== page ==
Maybe, just maybe, the secret to saving money in the U.S. health-care system is to give patients more information.
At least, that’s the hope in certain corners of the health-policy world. Armed with more knowledge about nutrition, the thinking goes, Americans might choose broccoli over burritos. For surgeries, everyone from the government to insurers is releasing cost-comparison tools so that patients can browse procedures much like they would used cars—even though some studies suggest that these tools don’t actually save any money.
A new working paper challenges the notion that better-informed patients make better decisions. It found that an especially well-informed group of patients—physicians—don’t always make the best choices when they are patients, either.
For the study, which is out this week from the National Bureau of Economic Research and is still being peer-reviewed, three economists—Michael Frakes of Duke, Anupam Jena of Harvard, and Jonathan Gruber of MIT—used the military’s health system to compare everyday patients with patients who are themselves physicians. (The military system is one of the few databases that disclose a patient’s profession, Frakes told me.)
The study authors looked at several types of treatments in which people elect to get too much medical care, against scientific evidence—albeit sometimes under the guidance of their physician. They also examined situations in which people don’t get enough medical care, even when their health conditions necessitate it.
First, they considered C-section rates, which the World Health Organization recommends should be done at about half the rate they’re currently performed in North America. Among the pregnant female physicians, 29 percent got C-sections, compared with 31 percent of other pregnant female patients. But the pregnant doctors still didn’t meet the WHO guidelines, which suggest that only 10 to 15 percent of women should have C-sections. In other words, on C-sections, the doctors did appear to make more scientifically approved medical decisions, but not by much.
On the other measures the study authors looked at, the patients who were doctors did not differ from the regular patients. The study authors examined the likelihood that patients would get unnecessary screenings, such as chest X-rays, before low-risk surgeries, such as cataract removal. “The medical community says these surgeries are low risk, and the best medical evidence suggests this is just unnecessary money being spent on these tests,” Frakes told me. Still, 35 percent of both physicians and lay patients got the tests.
The study authors also looked at treatments that patients should be getting at higher rates than they currently are. Among people who have diabetes, both doctors and regular patients failed to get medically recommended tests and exams at roughly the same rates. Drugs called statins are recommended for people with heart disease, but only 75 percent of both the physician patients and regular patients took them. Finally, the physician group wasn’t more likely to fill prescriptions for high blood pressure or high cholesterol.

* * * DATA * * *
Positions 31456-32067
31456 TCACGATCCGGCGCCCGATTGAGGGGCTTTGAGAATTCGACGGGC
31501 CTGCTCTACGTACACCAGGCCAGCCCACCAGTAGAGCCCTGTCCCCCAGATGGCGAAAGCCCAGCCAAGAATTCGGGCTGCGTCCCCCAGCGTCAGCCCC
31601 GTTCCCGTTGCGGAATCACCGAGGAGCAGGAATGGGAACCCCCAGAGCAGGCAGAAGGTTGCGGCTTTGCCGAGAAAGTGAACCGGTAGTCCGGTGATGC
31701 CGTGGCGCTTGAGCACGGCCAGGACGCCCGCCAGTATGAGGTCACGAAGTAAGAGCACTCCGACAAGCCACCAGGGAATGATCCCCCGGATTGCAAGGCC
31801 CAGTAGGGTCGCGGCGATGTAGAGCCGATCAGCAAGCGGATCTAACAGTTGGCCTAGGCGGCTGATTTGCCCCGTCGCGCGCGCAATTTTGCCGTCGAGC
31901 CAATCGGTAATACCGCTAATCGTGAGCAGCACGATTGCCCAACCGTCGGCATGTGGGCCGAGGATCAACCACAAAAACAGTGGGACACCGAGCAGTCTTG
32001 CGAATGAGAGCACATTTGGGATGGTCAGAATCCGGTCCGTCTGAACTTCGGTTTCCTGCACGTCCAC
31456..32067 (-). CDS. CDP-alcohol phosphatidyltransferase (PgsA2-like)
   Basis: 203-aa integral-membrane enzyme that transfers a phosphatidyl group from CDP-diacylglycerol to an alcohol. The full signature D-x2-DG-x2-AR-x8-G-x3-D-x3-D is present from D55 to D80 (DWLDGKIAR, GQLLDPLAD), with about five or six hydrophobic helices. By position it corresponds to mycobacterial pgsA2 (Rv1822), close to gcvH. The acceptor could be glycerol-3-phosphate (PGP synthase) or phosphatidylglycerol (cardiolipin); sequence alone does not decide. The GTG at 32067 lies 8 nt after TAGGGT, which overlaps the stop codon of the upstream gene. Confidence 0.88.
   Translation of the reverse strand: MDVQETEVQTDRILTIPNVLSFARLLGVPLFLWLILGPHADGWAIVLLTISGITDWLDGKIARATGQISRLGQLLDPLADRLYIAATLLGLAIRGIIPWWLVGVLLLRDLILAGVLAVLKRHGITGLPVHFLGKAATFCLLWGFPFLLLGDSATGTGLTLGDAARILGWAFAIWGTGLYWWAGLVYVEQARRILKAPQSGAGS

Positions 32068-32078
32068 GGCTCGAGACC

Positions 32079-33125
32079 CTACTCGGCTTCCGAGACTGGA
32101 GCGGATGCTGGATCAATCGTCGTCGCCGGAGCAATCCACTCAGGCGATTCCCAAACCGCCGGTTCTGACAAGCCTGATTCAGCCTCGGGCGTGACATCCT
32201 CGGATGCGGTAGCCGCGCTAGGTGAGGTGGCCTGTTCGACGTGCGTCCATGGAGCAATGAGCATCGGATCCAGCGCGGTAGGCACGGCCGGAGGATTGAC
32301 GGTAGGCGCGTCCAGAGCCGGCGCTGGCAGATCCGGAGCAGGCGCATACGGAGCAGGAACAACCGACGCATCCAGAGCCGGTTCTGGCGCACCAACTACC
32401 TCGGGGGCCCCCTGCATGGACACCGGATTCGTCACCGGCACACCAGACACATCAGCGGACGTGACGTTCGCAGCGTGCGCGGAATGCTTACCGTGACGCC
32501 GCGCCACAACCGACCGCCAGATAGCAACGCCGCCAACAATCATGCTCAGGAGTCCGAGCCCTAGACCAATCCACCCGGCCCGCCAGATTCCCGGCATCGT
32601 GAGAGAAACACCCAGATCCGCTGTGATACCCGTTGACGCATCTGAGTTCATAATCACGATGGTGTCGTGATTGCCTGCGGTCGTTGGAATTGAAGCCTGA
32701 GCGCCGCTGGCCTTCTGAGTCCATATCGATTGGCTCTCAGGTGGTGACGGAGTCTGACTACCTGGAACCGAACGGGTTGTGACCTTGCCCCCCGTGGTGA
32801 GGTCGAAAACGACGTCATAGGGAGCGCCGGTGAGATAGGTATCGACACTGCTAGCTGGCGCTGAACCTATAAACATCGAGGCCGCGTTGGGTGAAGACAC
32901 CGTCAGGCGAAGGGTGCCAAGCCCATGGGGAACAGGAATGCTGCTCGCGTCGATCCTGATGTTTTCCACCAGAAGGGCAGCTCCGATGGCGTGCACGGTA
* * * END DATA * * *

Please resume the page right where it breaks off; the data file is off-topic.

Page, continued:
In all, physicians were only slightly more diligent than other patients in following medical guidelines for their own health care. “[These patients] went through internships, residencies, fellowships. They’re super informed,” Frakes said. “And even then, they’re not doing that much better.”
Why do physicians fail to follow their own medical advice? The study wasn’t set up to answer this, but a few things could be at play. When it comes to not taking their medications or getting necessary tests done, the physicians might be too busy to stay on top of their health, just like many of their own patients. Or, when a test is theoretically skippable but the physicians opt for it anyway, they might be prioritizing their own health worries over the potential savings for the health-care system, like many other patients probably do.
Frakes put forward another interesting theory for why some of the doctors received unnecessary treatment: Patients tend to be super deferential to their doctors, even when they themselves are doctors. There’s something about being told what to do by someone in a white coat that makes you want to follow directions, even when you know the directions don’t align with the latest in scientific evidence. One recent study, for instance, found that doctors’ referrals were a much stronger determinant of where a patient got an MRI than how much that MRI provider cost. People were willing to pass by lower-priced locations in favor of the one their doctor picked.
These findings, if strengthened by further research, would put a damper on the idea that the U.S. can resolve inefficiencies in its health-care system by simply giving patients more information. For example, the concept behind high-deductible health plans—in which patients pay higher costs before insurance kicks in—is that patients will research the prices of different procedures and avoid unnecessary care. But in this study, even the best-informed patients didn’t always do that.
True, online tools such as Amazon have made comparison shoppers of us all. But getting medical care isn’t like buying a toaster. It’s personal and often scary. You might ignore certain advice, or you might know, intellectually, that a test or procedure is unnecessary. But when it’s your own body on the line, the medical guidelines might not mean much.
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